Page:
Ticks can attach anywhere, in particular, they will find spots like the back of your knee, around waistbands, under armpits, undergarment straps or any other constricted place. Firstly, prefer to wear the clothing which is already treated for tick prevention by means of some tick repellent solution. The solution is supposed to contain Permethrin. Spray ...


6

I contracted ehrlichiosis a couple years ago. I got a few dozen ticks during a hike and didn't notice for a few hours until I was home and in shorts after a shower. Here's what I learned: No, it doesn't need to be attached for 24 hours in order to infect you. It took a full week for symptoms to show up, but when they did, it was sudden and extreme. I ...


6

(I'm adding this as an answer, because it addresses some points in the original question as well as supplementing the tips given by other answerers, but although it's kind of supplementary, it is too long to be a comment. If that's not correct SE etiquette, please let me know, but I thought the guidance was important enough to be added here.) Avoidance ...


4

Ticks are arachnoids and have an interesting life-cycle that you must understand if you want to avoid them. What this diagram doesn't explain is how the tick seeks a host. There may be as many as five blood meals in the life of a tick. Each is followed by moulting after which the tick climbs tall grass. It hangs from the end of a frond, waving barbed ...


4

I'm a bit surprised to see that nobody else as suggested this, but powder the top of your shoes/socks and bottom of your pants with sulfur. Powdered sulfur is available at local feed/ranch stores, and maybe even Wal-Mart or Lowes, depending on where you are. It's inexpensive and you can use an old sock as a very effective applicator. So as the others have ...


4

I pull them off gently, and if their head detaches in my skin (rarely happens), I'll dig it out with a needle or tweezers. Then add neosporin, and occasionally look for oddly-shaped rashes. If you spray your socks with deet, it will help keep them off.


4

Some important additional points about Lyme disease: Deer ticks in the nymph stage have a much higher chance of transmission. So if it's anywhere near as big as the one in the picture included with the question, there's a good chance right there not to worry. Nymphs are tiny. The tick must be attached for at least 24 hours typically before there's any ...


3

Put on neosporin and keep an eye on it for a few days looking for an oddly shaped rash. More info on Lime disease: http://www.ncbi.nlm.nih.gov/pubmedhealth/PMH0002296/ More info on Rocky Mountain Spotted Fever: http://oklahomapoison.org/general/tick.asp More detailed tick first aid: http://www.mayoclinic.com/health/first-aid-tick-bites/FA00062 I would ...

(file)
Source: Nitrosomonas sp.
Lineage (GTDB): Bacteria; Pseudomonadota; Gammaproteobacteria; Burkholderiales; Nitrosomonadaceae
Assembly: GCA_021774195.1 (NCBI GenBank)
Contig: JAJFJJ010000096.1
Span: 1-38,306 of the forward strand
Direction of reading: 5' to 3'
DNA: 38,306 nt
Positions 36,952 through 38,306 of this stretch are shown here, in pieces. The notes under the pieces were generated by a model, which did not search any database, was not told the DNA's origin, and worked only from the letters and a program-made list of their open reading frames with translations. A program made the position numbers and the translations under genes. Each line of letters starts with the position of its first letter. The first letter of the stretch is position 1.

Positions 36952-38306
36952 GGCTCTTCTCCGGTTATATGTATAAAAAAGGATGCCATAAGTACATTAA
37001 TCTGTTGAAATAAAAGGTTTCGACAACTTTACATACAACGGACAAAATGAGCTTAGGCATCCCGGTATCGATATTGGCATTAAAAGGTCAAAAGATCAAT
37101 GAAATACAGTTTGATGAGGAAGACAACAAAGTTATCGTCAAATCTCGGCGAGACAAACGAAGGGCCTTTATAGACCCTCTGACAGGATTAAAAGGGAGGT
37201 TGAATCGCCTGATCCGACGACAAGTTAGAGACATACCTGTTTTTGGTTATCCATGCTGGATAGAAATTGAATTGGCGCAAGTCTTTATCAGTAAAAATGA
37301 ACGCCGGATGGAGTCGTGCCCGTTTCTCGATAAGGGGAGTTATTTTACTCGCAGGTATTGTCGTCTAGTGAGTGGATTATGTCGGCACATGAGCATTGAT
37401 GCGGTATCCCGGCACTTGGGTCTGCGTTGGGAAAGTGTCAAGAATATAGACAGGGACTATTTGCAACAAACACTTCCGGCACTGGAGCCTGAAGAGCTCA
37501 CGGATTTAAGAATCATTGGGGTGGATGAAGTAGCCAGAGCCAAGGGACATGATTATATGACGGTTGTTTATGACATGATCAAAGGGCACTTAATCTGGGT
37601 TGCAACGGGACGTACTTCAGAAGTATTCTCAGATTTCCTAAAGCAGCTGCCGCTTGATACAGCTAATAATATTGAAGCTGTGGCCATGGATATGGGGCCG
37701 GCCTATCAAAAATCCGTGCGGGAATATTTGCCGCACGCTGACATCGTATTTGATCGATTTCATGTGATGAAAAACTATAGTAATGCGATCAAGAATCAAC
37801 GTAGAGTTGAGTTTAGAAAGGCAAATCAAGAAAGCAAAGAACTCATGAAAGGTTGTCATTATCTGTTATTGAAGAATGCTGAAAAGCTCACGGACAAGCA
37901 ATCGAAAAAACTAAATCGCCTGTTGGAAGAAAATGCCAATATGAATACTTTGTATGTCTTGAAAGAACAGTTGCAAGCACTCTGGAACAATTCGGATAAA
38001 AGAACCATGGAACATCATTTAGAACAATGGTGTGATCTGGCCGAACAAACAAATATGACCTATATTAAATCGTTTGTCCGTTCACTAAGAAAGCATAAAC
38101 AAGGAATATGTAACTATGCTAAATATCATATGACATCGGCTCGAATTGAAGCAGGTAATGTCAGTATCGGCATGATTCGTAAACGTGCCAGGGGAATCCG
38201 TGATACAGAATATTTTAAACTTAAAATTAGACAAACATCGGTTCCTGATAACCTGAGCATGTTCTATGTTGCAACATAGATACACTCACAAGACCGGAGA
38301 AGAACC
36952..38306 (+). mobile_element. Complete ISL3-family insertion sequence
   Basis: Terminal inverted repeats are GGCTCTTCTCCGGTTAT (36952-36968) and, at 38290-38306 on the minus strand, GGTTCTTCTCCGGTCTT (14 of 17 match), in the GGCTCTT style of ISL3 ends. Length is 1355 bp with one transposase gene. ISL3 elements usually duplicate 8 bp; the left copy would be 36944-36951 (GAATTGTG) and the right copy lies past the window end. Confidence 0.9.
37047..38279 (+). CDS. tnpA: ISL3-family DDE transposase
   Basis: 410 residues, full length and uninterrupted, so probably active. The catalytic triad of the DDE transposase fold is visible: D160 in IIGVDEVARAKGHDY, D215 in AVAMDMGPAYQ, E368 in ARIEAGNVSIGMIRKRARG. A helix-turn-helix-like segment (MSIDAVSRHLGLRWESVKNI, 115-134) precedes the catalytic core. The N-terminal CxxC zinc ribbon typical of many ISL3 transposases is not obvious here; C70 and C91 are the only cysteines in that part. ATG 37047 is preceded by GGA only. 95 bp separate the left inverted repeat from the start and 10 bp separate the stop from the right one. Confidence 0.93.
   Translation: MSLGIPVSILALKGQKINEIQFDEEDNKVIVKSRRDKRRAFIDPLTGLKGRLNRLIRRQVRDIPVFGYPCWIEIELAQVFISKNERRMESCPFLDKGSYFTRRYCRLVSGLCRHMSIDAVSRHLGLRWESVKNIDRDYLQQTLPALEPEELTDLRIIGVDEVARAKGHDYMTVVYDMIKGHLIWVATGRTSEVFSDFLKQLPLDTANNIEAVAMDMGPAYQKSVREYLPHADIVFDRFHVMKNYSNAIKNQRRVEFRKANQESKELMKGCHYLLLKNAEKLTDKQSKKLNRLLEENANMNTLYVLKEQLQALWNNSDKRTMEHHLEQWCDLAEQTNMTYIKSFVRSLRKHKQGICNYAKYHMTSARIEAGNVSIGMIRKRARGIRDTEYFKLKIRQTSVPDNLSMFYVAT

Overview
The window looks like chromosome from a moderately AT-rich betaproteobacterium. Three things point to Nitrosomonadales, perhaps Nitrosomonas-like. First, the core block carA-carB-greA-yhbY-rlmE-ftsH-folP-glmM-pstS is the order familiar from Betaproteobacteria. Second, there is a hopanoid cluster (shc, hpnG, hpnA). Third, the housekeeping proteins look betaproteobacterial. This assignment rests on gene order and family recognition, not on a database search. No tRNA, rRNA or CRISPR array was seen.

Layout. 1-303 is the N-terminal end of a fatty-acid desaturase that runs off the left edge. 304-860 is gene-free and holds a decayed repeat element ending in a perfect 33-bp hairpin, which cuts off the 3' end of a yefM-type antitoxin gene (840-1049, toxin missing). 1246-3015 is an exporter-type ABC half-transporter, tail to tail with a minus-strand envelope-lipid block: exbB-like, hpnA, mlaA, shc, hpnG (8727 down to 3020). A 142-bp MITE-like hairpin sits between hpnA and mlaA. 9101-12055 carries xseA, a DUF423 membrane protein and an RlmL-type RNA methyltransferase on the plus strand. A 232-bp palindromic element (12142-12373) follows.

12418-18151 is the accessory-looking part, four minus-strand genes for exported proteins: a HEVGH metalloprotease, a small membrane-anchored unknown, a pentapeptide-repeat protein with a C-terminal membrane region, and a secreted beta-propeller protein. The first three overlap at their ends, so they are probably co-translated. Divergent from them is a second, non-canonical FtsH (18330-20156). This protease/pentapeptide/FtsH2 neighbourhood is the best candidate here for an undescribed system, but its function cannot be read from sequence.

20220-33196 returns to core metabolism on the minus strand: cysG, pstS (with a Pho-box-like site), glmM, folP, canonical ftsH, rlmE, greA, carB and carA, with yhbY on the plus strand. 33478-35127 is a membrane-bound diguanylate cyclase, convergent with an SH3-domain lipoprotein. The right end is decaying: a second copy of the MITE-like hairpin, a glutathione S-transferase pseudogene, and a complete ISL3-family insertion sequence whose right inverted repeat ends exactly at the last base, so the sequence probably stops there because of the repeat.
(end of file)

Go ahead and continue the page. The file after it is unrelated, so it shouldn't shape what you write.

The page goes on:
3

I think it's good to wear long clothes and close all small entry spots through the layers. You can also use some repellents that contain 20 to 30% DEET (N, N-diethyl-m-toluamide) for your skin and permethrin for your clothes. But for hunting and also if you're doing some sport or work it's normal that you can't protect yourself 100% from tick bites. I ...


1

Stay inside. Being outside is fraught with dangers. There is good advice here. I lean more to the "inspection after the fact" camp. I don't think prevention is statistically better than inspection enough to warrant the expense and time required to do so. I believe it would detract from the experience and start the excursion off with a mindset of fear ...


1

I have never heard of shampoo being a tick deterrent or being more efficient at tick removal than say washing your hair simply with water. If you are in an area where diseases transmitted by ticks are an issue then I'd suggest you use the common safety procedures: vaccination search your body before going to bed/while showering (it's best to have somebody ...


1

As @wedapashi already stated, permethrin is a very good choice. And even though it's an insecticide, I find it works well as a repellent also. I treat all my clothing (even socks and underwear) and gear. I can't even remember the last time I found a tick on me. Even keeps the mosquitoes away. Once dry, it's safe for all animals (except insects). ...


1

In my experience ticks hold on very strongly with their bite. I would not recommend any make-shift way of removing them. When using tweezers for example you take the risk of clipping off the body from the head. Leaving that small part stuck might then lead to inflammation. For several years now I’ve been using special “tick pliers” (see also): They have a ...